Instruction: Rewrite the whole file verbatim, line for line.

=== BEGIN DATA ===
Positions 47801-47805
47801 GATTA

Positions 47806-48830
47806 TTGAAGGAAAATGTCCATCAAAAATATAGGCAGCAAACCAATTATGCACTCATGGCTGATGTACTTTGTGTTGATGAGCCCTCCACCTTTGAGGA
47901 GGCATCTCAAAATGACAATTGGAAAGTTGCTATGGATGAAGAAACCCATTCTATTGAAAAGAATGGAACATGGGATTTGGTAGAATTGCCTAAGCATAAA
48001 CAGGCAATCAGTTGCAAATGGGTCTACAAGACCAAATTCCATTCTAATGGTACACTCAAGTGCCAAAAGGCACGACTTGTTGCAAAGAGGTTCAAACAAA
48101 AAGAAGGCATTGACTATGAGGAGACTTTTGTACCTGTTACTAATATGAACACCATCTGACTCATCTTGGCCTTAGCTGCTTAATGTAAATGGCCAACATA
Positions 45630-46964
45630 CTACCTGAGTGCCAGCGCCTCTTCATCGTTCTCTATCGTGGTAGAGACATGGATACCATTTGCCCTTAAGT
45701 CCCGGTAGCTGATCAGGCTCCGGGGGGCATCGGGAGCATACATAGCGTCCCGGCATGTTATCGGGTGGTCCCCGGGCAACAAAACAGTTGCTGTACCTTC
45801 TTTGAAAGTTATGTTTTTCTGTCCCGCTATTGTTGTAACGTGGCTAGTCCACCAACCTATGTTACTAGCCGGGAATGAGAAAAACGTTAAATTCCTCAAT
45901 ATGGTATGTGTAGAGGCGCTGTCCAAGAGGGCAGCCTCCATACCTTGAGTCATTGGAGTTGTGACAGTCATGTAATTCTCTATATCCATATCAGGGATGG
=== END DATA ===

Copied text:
Positions 47801-47805
47801 GATTA

Positions 47806-48830
47806 TTGAAGGAAAATGTCCATCAAAAATATAGGCAGCAAACCAATTATGCACTCATGGCTGATGTACTTTGTGTTGATGAGCCCTCCACCTTTGAGGA
47901 GGCATCTCAAAATGACAATTGGAAAGTTGCTATGGATGAAGAAACCCATTCTATTGAAAAGAATGGAACATGGGATTTGGTAGAATTGCCTAAGCATAAA
48001 CAGGCAATCAGTTGCAAATGGGTCTACAAGACCAAATTCCATTCTAATGGTACACTCAAGTGCCAAAAGGCACGACTTGTTGCAAAGAGGTTCAAACAAA
48101 AAGAAGGCATTGACTATGAGGAGACTTTTGTACCTGTTACTAATATGAACACCATCTGACTCATCTTGGCCTTAGCTGCTTAATGTAAATGGCCAACATA
Positions 45630-46964
45630 CTACCTGAGTGCCAGCGCCTCTTCATCGTTCTCTATCGTGGTAGAGACATGGATACCATTTGCCCTTAAGT
45701 CCCGGTAGCTGATCAGGCTCCGGGGGGCATCGGGAGCATACATAGCGTCCCGGCATGTTATCGGGTGGTCCCCGGGCAACAAAACAGTTGCTGTACCTTC
45801 TTTGAAAGTTATGTTTTTCTGTCCCGCTATTGTTGTAACGTGGCTAGTCCACCAACCTATGTTACTAGCCGGGAATGAGAAAAACGTTAAATTCCTCAAT
45901 ATGGTATGTGTAGAGGCGCTGTCCAAGAGGGCAGCCTCCATACCTTGAGTCATTGGAGTTGTGACAGTCATGTAATTCTCTATATCCATATCAGGGATGG